Oldboy – Going in a completely different direction is Oldboy, part two of Chan-Wook Park’s revenge trilogy, consisting of Sympathy for Mr Vengeance, and Sympathy for Lady Vengeance. This was the best received of the three, winning the Grand Jury Prize in Cannes and wooing American splatter king Quentin Tarantino to its cause. It’s the quintessential revenge flick, a genre in and of itself in Korea nowadays, in which the Dae-su Oh is kidnapped and imprisoned for 15 years and then released and given 5 days to discover who did it. The shear animal rage that Park manages to capture in his characters, such raw emotion makes this one of the greatest films to come out of Korea period. Unfortunately his other two piece to the trilogy, while carefully crafted and amazingly filmed, fall short in terms of strength and power of story.

Spring, Summer, Autumn, Winter... and Spring – Another of Kim Ki-Duk’s films, this tale of a young Buddhist monk raised on an island in a lake finding sexual awakening in the arrival of a sick young woman in need of healing, follows his fall from grace and return to the lake to heal his own spirit. It’s a powerful film, beautifully shot, like any of Kim Ki-Duk’s films, and also like those films is sparse in dialogue or action. But the subtlety that he masters in each and ever scene makes his films that much more powerful. Some might find them boring, but the key to his films is not listening or watching, but really becoming part of it and observing to the point of living along with the characters. And his characters force that reaction. The feeling that you’re somehow entwined with their fate.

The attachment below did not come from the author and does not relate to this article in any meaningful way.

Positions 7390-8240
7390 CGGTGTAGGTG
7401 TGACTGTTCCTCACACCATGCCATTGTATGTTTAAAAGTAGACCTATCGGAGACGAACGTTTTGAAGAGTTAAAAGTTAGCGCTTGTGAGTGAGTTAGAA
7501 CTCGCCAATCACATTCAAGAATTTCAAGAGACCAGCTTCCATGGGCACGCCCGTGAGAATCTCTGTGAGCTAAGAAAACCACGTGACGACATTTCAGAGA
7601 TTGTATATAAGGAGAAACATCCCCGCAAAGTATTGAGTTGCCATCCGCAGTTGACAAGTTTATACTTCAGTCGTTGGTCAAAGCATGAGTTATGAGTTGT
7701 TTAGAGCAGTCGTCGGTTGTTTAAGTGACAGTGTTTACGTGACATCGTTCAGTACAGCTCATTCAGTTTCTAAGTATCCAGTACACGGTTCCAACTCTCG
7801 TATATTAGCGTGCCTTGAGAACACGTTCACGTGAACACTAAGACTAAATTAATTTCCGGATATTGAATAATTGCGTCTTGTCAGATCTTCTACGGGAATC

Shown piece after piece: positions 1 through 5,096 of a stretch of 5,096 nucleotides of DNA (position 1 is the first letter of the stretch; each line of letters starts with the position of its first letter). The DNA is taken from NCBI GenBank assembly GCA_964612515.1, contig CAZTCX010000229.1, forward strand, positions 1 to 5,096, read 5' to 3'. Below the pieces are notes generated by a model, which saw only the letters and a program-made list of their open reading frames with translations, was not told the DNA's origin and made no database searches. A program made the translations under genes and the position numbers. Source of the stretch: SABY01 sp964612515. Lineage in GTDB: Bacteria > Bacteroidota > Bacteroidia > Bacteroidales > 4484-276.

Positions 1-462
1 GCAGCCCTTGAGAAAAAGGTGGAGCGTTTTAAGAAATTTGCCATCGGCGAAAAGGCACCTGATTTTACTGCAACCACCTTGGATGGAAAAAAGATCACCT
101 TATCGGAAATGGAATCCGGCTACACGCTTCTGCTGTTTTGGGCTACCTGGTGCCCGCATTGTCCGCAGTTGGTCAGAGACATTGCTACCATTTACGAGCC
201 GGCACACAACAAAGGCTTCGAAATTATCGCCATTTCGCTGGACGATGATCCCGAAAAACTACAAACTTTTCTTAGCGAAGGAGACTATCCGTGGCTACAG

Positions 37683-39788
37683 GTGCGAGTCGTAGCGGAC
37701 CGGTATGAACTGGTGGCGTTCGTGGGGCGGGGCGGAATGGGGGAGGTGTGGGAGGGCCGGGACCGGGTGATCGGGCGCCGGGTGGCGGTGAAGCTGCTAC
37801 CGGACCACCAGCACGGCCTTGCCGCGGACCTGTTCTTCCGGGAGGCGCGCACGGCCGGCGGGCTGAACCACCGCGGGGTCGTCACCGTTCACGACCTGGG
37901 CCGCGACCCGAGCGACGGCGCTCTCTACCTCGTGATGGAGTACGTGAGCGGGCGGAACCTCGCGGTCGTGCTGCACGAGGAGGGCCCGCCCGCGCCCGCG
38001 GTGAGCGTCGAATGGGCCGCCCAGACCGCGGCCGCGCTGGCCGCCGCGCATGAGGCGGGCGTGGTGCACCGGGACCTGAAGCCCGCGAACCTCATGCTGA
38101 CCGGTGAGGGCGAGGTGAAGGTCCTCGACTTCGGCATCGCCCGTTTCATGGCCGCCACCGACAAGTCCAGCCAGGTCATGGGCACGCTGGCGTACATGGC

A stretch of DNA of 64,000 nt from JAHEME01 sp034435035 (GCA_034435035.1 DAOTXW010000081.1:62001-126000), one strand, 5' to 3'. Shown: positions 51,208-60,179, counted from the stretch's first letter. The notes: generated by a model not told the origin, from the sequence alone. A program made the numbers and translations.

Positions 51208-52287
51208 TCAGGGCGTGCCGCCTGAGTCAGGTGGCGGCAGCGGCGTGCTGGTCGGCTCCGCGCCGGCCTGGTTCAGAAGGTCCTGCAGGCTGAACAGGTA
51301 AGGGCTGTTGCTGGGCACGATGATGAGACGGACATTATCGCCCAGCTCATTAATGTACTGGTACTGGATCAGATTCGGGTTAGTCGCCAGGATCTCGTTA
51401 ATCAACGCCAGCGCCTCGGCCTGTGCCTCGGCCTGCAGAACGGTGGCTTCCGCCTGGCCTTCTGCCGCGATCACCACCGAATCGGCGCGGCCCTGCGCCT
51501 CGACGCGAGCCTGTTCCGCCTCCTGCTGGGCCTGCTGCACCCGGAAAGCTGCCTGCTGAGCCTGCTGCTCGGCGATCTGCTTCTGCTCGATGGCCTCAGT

A Bittersweet Life – From Ji-woon Kim, A Bittersweet Life is yet another masterful revenge epic, this time from a Korean horror director. This film takes from the style and direction of Park, and ups the anti to look at the characteristics of a life much more established and attached to others, a rich man of sorts taken down to the ground for no apparent reason other than crime lord politics. The results are a bloody terrifying good time, and another reason why this sort of film should never be made in America, except by Tarantino of course.